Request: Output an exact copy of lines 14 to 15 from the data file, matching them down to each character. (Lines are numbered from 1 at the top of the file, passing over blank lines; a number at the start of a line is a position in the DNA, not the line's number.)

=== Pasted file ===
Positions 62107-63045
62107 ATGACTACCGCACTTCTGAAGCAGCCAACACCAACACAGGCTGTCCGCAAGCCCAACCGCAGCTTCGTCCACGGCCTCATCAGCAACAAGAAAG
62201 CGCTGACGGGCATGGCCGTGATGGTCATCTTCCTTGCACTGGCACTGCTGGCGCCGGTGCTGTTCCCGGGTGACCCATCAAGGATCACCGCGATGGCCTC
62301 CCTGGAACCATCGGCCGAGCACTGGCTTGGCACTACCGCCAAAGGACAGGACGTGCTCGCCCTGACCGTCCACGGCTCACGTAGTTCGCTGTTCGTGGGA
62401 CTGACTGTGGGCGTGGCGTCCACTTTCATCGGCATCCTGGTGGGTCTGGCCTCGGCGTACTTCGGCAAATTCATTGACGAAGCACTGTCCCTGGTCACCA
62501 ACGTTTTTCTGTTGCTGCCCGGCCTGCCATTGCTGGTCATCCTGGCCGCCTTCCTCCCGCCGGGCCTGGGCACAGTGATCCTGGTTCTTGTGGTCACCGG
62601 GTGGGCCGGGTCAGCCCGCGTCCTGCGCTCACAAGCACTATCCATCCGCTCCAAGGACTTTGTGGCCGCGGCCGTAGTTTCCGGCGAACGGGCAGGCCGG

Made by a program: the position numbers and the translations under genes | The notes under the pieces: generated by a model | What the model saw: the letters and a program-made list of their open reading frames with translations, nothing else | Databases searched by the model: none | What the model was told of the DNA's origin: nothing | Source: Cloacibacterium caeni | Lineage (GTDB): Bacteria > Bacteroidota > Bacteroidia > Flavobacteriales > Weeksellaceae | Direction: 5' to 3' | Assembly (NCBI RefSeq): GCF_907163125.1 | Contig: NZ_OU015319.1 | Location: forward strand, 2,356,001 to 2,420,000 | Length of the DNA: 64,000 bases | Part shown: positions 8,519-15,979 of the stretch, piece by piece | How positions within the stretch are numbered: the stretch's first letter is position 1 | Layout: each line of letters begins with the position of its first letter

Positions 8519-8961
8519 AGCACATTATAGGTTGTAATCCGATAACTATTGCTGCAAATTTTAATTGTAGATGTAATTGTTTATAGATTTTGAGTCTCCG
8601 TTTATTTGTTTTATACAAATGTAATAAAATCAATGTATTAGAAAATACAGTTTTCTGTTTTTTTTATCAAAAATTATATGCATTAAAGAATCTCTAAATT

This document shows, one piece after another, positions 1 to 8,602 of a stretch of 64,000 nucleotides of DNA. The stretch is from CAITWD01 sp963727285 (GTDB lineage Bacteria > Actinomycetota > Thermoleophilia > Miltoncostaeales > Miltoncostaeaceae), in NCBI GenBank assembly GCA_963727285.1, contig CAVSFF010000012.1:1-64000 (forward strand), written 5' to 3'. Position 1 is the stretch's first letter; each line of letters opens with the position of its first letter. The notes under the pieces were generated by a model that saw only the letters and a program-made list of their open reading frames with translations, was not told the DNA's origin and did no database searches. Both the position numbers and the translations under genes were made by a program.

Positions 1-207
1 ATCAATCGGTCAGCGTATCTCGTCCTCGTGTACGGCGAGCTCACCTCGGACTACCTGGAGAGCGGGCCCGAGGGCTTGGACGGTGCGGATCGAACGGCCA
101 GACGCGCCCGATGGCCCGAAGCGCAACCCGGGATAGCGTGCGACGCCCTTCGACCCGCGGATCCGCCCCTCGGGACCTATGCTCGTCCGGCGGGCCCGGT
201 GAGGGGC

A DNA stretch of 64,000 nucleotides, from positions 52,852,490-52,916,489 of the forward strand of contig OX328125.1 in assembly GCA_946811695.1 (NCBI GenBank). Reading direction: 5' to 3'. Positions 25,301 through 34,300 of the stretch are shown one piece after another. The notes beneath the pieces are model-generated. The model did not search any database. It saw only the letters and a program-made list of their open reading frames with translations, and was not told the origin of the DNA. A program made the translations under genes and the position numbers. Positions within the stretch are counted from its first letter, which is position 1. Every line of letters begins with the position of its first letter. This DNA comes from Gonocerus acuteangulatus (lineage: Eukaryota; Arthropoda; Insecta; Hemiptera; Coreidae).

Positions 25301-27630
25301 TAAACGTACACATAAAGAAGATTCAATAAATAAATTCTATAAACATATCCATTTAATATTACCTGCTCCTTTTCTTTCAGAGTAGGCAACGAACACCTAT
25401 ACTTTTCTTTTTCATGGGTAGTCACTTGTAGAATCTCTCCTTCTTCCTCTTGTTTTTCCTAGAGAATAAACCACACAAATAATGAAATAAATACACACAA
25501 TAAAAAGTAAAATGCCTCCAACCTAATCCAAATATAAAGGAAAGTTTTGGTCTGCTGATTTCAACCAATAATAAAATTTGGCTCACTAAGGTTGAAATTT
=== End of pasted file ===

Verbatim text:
1 ATCAATCGGTCAGCGTATCTCGTCCTCGTGTACGGCGAGCTCACCTCGGACTACCTGGAGAGCGGGCCCGAGGGCTTGGACGGTGCGGATCGAACGGCCA
101 GACGCGCCCGATGGCCCGAAGCGCAACCCGGGATAGCGTGCGACGCCCTTCGACCCGCGGATCCGCCCCTCGGGACCTATGCTCGTCCGGCGGGCCCGGT